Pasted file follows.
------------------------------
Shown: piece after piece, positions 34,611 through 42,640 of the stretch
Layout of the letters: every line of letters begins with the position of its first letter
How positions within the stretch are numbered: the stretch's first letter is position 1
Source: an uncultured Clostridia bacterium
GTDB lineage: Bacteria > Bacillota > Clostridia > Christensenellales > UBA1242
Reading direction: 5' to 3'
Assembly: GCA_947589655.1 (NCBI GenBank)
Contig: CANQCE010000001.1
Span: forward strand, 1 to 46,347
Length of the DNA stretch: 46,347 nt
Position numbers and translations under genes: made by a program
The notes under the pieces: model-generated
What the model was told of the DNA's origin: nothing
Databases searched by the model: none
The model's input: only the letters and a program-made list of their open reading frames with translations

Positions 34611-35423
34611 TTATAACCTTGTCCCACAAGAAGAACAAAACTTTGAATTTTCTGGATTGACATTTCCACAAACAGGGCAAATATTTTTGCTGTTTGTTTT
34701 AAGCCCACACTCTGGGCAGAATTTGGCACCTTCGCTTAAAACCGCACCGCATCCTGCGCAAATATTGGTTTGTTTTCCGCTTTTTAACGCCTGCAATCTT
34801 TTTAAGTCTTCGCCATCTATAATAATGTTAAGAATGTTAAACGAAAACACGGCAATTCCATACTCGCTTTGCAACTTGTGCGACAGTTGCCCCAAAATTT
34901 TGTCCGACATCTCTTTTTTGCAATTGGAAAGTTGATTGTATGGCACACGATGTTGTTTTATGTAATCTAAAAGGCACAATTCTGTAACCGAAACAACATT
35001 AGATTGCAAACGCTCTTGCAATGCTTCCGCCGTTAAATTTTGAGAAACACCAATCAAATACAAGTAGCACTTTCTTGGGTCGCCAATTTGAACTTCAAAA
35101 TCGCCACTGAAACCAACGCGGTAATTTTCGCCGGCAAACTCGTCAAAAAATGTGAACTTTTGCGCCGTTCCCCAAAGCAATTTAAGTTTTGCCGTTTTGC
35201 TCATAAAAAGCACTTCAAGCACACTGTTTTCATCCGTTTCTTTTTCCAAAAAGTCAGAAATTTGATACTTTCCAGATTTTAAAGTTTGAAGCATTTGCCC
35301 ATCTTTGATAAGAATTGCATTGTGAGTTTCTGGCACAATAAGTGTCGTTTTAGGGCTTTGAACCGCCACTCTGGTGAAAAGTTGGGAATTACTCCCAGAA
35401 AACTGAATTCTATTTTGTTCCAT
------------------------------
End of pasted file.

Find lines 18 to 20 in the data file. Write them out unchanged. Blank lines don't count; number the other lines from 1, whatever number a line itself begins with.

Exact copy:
34701 AAGCCCACACTCTGGGCAGAATTTGGCACCTTCGCTTAAAACCGCACCGCATCCTGCGCAAATATTGGTTTGTTTTCCGCTTTTTAACGCCTGCAATCTT
34801 TTTAAGTCTTCGCCATCTATAATAATGTTAAGAATGTTAAACGAAAACACGGCAATTCCATACTCGCTTTGCAACTTGTGCGACAGTTGCCCCAAAATTT
34901 TGTCCGACATCTCTTTTTTGCAATTGGAAAGTTGATTGTATGGCACACGATGTTGTTTTATGTAATCTAAAAGGCACAATTCTGTAACCGAAACAACATT